Our expert says:
It's good to offer emotional support to friends and relatives in straight-forward situations. But where the situation is emotionally complicated, insist that they see a properly trained psychologist for counselling. If they had appendicitis, you'd similarly get them to see the appropriate specialist, rather than getting out your steak knife and trying a little sincere surgery.
Similarly, I think it's really important to provide support that enables them to get and follow proper expert advice, not support that is unconditional and enables them to continue to be foolish and to continue to inflict very avoidable suffering on themselves.
The aim needs to be to encourage them to solve their problems, not to make a lifelong career out of them. I think of someone I know who demands "support" by which she means absolute agreement, as a sole criterion of friendship, who insists that people must fly to her side whenever she feels upset, or she accuses them of "abandoning" her.
She has been seeing a counsellor for 8 years with no noticeable benefits, except that this counsellor soothes her and agrees with all her most self-damaging beliefs, does not want her to change, and uses discredited methods to justify her profound self-pity and confirm that she need never change.
It sounds as though you are responding realistically and sensibly to someone who has been making unfair demands on you and expects to continue to do so, in ways that are bad for you and bad for her. You do not need to accept that invitation.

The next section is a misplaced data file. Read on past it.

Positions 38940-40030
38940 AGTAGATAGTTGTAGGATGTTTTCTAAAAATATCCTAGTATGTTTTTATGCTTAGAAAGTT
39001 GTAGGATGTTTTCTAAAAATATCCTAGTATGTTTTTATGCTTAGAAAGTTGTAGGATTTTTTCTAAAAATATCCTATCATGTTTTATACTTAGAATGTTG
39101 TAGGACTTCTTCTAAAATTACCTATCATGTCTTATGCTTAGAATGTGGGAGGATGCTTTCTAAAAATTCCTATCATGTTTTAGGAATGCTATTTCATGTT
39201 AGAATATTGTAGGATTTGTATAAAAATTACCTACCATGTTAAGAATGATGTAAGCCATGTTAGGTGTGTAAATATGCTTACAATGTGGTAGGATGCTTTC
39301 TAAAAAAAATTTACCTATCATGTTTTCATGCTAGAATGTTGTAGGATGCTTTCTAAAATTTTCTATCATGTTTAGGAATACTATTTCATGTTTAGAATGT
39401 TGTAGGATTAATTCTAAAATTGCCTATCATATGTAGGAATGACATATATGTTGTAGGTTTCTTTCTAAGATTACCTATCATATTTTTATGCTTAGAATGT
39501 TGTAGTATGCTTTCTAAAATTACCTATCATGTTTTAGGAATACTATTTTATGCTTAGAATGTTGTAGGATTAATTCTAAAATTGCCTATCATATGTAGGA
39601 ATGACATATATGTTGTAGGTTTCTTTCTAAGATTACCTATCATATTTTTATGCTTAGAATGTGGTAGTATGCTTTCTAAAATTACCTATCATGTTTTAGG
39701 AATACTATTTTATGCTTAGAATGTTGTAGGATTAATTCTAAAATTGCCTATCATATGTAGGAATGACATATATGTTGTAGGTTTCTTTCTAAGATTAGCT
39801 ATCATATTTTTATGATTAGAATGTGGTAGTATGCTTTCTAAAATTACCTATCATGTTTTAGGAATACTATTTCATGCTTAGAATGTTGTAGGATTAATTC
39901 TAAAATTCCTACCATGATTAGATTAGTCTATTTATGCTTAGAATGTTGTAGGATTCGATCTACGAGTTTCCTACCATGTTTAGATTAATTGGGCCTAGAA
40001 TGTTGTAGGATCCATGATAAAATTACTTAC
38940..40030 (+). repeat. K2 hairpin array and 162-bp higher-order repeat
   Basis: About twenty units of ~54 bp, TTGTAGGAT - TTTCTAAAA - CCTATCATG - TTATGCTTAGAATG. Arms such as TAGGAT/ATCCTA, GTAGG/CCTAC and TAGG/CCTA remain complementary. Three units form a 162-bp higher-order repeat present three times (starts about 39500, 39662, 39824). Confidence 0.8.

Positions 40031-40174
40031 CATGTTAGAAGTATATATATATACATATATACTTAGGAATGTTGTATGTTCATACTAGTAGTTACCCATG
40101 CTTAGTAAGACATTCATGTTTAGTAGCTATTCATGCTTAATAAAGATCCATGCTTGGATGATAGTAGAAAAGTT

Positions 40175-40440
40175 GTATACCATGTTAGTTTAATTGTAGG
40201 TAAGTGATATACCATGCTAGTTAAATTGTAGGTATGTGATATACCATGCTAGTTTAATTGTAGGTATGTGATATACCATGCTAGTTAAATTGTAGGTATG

You can tell her that you understand her situation must he most upsetting for her but that it is complex and way beyond your ability to be useful. And so you strongly advise her to get proper professional assistance from a qualified psychologist. You can mention that you have your own important problems to deal with, as you need to deal with them on your own and that you don't want to burden her with these. Wish her well, and say you're confident that if she follows the advice of a real expert, she should begin to gain control of these situations that are troubling her.
The information provided does not constitute a diagnosis of your condition. You should consult a medical practitioner or other appropriate health care professional for a physical exmanication, diagnosis and formal
advice. Health24 and the expert accept no responsibility or liability for any damage or personal harm you may suffer resulting from making use of this content.